When we think about “proofing” something we think of making it durable, but also impenetrable – like weather proofing, or fire proofing – where “proofing” is meant to keep something out. In terms of your workforce, future proofing is less about shielding and more about flexibility.
In the workforce of the future being flexible means being adaptable and sustainable. But what does that look like in terms of action? What steps can you take now to future proof?
To answer this we first have to admit that the workforce is changing, and will likely continue to change and evolve for the foreseeable future. Why? Because technology plays an ever increasing role in how and where we conduct business. Brick and mortar institutions are now investing in greater online presences and employee geography is becoming less relevant as more jobs move to remote working models.
Aside from location, the needs of our businesses are in a constant state of flux as new tools and softwares are consistently updated and deployed creating new techniques that need to be mastered in order to keep up.
This is a good place to zoom in on the point. Keeping up with the changing marketplaces and the wider internet landscape is priority one. And there are two paths to approaching this:
We are definitely in favor of option two. Finding quality employees can be challenging without trying to find a full team of all-around mavericks. The future of the workplace isn’t just contingent – it’s heavily based on a gig economy with workers as a collective leaning more heavily on contract work and freelancing.
Your mission statement is not just for looks. Creating foundational goals and embedding them into your company messaging and culture is a solid way to start as it sets the tone for your expectations but also if you follow a contingent workforce model, it’s going to be read a lot more frequently.
There’s an adage, “practice what you preach”- mission statements always sound good and mean well but have no value unless they are upheld.
Step one? Create clear messaging and extend it to your onboarding. Working with contingent teams means more people coming through your digital doors that need to quickly align to your company’s values. When done right, there are “countless studies showing that many team members report a higher level of satisfaction with a more flexible work life.” And contingent teams provide this.
How? By reducing the strain on existing employees to learn complex skills to complete a project, reducing the workload of high-achieving employees who are more likely to burn out, reducing employee turnover, and increasing the timeline for scalability, feature releases, and developments.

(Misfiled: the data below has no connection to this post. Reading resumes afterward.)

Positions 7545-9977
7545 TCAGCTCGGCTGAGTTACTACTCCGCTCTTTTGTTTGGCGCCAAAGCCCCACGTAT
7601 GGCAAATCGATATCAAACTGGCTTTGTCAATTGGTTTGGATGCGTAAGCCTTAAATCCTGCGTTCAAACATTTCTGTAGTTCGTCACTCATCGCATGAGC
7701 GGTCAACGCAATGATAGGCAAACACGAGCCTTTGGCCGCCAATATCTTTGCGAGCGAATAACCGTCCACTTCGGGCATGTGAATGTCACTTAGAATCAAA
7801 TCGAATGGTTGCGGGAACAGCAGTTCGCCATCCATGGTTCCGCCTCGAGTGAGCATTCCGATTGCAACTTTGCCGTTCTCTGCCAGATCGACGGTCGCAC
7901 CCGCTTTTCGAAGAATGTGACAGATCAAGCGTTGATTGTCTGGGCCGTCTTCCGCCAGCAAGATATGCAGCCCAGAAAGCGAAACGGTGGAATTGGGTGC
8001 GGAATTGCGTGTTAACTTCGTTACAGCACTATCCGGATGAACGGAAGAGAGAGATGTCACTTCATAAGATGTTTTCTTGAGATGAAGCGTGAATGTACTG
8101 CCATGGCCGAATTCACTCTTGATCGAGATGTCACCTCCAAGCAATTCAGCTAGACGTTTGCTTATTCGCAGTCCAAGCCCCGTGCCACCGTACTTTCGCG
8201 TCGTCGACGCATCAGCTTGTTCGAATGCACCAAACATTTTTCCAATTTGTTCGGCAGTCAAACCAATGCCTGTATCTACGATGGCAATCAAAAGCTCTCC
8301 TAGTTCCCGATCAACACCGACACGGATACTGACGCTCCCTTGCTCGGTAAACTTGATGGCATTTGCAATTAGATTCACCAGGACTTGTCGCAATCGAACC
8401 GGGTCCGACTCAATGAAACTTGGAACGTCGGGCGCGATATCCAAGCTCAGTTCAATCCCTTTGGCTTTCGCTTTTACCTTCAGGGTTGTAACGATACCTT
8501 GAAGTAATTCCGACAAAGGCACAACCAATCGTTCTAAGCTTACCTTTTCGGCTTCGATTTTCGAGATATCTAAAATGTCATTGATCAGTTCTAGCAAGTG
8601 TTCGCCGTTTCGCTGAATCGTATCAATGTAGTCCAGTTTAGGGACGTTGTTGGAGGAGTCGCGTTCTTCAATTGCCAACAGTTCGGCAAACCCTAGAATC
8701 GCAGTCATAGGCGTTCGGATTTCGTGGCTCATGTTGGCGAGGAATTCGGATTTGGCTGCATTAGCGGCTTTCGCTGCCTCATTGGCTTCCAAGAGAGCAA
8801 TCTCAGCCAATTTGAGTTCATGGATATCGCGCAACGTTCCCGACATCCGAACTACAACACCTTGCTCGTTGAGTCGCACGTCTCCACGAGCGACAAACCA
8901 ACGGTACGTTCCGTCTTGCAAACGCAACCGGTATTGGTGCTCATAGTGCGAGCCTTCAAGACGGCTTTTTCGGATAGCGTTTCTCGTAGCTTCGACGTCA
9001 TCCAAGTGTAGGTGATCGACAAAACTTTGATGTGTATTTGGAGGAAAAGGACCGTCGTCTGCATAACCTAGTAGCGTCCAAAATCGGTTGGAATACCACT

If contingent workforces sound too good to be true – then pinch yourself because you aren’t dreaming – though there are new methods to managing these types of teams.
Let’s talk about managing expectations, not just for business owners and managers but also the expectations of the workforce you employ.
With a combination of core and contingent teams ironing out communication and obligations is important. Your workers may not be in the same location, or the same time zone, so creating a clear expectation of check-ins, meetings, and general communication platforms helps combat the lack of physical proximity – and it can be very effective.
Defining project leads and department heads is also important – just because you are working with a combined team doesn’t mean you are trading in every ounce of structure.
Now we get to the big topic – managing contingent teams specifically – how do you control contract workers? The easy answer is to partner with a company that can not only assist with management, but help you source vetted talent for your projects at the start. If you choose to hire and manage independently then managing expectations starts with a contract, and follows through with good communication and a clear timeline.
“The model of the traditional hiring funnel: recruiting, interviewing, screening, hiring, and training team members is a plan that is costly in both time and money.” [Read More]
Hiring is challenging. Hiring consistently for contingent needs transforms hiring from a necessity into a service. This is a mindset shift to consider. Wipe away your notions of temp agencies and part-time employees because contingent workforces are a horse of a completely different color.
Third-party providers are extremely common, we outsource things like contact forms and CMS, advertising, and payment providers, etc. So considering talent sourcing as a service makes a lot of sense when you consider how other elements of your company and website are already structured.
The pool is also much deeper. Consider what employees want; flexibility, interesting work, and a little autonomy. The amount of skills, certificates, and specializations that could benefit your company are numerous but so are the employees looking for projects.
The future of the workforce is collaborative, an exchange of talents, ideas, and services that doesn’t look to be slowing down anytime soon. The tricky part about a high speed, expansive workforce is that it can be a challenge to get your bearings. We’re pretty good at navigation. Curious to see what the future of your workforce looks like? Reach out to us today to get started.